Sweets

The Hot Chocolate Code

If you too spent a mindless hour (or thirty-six) watching holiday movies, you’ll know The Code for impending romance. Falling Snow + Twinkling Outdoor Lights + Hot Chocolate = First Kiss, Lifelong Love Confirmed.

If you’re looking to enact The Code, Vancouver is offering up plenty of falling snow and vestigial holiday lights. Come January 18th, the trifecta will be complete with the launch of the 2020 Vancouver Hot Chocolate Festival.

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We mightn’t be surprised that hot chocolate became easy shorthand for winter romance. While 20th Century researchers analyze chocolate’s effects on the reward centres of the brain, the use of cacao in weddings dates back centuries. In Chan Kom, Yucatan, Mexico, the groom’s family offered the parents of the bride x-taan chucua – a drink made from powdered cacao pounded into water with corn meal before it was strained and blended with cinnamon and Tabasco pepper.

Back in 18th Century France, Louis XV and his mistresses looked to hot chocolate for an aphrodisiac boost. In 1755, French cookbook scribe Menon captured this Louis’ recipe.

‘Place an equal number of bars of chocolate and cups of water in a cafetière and boil on a low heat for a short while; when you are ready to serve, add one egg yolk for four cups and stir over a low heat without allowing to boil. It is better if prepared a day in advance. Those who drink it every day should leave a small amount as flavouring for those who prepare it the next day. Instead of an egg yolk one can add a beaten egg white after having removed the top layer of froth. Mix in a small amount of chocolate from the cafetière then add to the cafetière and finish as with the egg yolk.’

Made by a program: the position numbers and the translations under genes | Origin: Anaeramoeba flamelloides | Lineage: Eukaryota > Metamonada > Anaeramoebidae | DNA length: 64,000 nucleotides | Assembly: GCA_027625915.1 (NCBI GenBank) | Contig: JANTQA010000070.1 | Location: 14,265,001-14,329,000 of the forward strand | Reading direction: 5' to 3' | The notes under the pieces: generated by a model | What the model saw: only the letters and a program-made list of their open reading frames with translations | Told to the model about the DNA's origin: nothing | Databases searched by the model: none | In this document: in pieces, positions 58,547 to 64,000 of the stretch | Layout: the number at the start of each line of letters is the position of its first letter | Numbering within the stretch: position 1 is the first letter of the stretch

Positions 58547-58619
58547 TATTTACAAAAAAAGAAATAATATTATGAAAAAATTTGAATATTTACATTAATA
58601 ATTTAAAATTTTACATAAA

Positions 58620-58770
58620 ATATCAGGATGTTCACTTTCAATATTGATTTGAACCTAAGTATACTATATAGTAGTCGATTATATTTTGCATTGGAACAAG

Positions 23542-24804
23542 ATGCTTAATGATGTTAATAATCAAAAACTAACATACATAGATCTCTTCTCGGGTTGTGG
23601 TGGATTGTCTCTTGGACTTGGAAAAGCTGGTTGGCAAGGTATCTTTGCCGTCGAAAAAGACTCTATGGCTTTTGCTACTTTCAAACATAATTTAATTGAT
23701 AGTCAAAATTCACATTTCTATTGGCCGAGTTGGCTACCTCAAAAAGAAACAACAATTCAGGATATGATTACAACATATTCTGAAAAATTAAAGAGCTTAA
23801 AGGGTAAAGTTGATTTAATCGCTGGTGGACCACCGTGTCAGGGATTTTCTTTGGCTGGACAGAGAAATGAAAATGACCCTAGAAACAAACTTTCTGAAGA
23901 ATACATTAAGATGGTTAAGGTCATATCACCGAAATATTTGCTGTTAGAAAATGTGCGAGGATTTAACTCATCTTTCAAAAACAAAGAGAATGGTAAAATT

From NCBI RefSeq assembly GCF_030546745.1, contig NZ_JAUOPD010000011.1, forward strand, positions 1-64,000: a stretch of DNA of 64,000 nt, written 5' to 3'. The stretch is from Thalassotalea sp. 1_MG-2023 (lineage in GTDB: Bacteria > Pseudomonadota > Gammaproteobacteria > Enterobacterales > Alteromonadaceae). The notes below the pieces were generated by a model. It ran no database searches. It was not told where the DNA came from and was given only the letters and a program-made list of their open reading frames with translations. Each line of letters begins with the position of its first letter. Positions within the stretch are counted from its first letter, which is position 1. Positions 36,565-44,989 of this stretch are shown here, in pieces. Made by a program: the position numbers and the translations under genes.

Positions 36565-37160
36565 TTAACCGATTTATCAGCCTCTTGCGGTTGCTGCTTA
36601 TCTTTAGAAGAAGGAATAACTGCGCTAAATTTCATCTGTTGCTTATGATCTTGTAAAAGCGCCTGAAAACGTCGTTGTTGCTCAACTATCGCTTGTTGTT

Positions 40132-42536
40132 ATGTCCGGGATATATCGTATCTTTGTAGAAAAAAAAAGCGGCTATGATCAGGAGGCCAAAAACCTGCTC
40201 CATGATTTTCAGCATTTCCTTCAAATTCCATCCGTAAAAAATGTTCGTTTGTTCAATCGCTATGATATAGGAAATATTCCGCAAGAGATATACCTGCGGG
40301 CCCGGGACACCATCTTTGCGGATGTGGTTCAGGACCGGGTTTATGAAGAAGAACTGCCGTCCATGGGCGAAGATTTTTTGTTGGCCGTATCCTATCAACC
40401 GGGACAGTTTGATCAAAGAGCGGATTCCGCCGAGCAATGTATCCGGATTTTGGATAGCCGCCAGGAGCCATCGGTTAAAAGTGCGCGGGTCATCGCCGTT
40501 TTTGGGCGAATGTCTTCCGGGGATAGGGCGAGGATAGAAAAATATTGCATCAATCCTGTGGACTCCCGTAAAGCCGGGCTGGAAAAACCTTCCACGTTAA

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The chocolate-mad Marie Antoinette took it one step further by creating a new position for court: Chocolate Maker to the Queen. Sulpice Debauve, a pharmacist by training, served Antoinette and Louis XVI. He was later designated Chocolatier to First Consul Napoleon Bonaporte.

Marie Antoinette would start her morning with a decadent hot chocolate – sometimes infused with cinnamon – and served in a dainty porcelain cup. Her silver chocolatière service was created in 1787 by Jean-Pierre Charpanet and personalized with her initials. This morning chocolate set boasted one hundred items crafted from silver, porcelain, ebony, ivory, steel and crystal.

The Queen’s chocolate dining did not end at breakfast. Her Chocolate Maker, Sulpice Debauve, concocted special recipes that included chocolate and sweet almond to ease her digestion, chocolate and orange blossoms to reduce her anxiety and chocolate and orchid bulbs to restore her vigor. Marie Antoinette despised taking medicine, so Monsieur Debauve devised chocolate coins – The Queen’s Coins or Pistoles – emblazoned with the royal crest to distract her tastebuds.

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Like the French Queen, Dr. Francisco Hernandez – Royal Physician to Philip II of Spain – placed great faith in the power of Hot Chocolate. He used it to treat fever, liver disorders, intestinal pain, colic and even poisons. ‘When pepper was added,’ Hernandez said, ‘it had an agreeable taste and warmed the stomach and perfumed the breath.’

With his physician-botany training, Hernandez created his own 16thCentury hot chocolate recipe.

The Hot Chocolate of Hernandez

• roast cocoa beans
• vanilla
• ear flower
• corn
• sapotilla kernels
• black pepper
• capsicum peppers
• pimenta
• honey
• achiote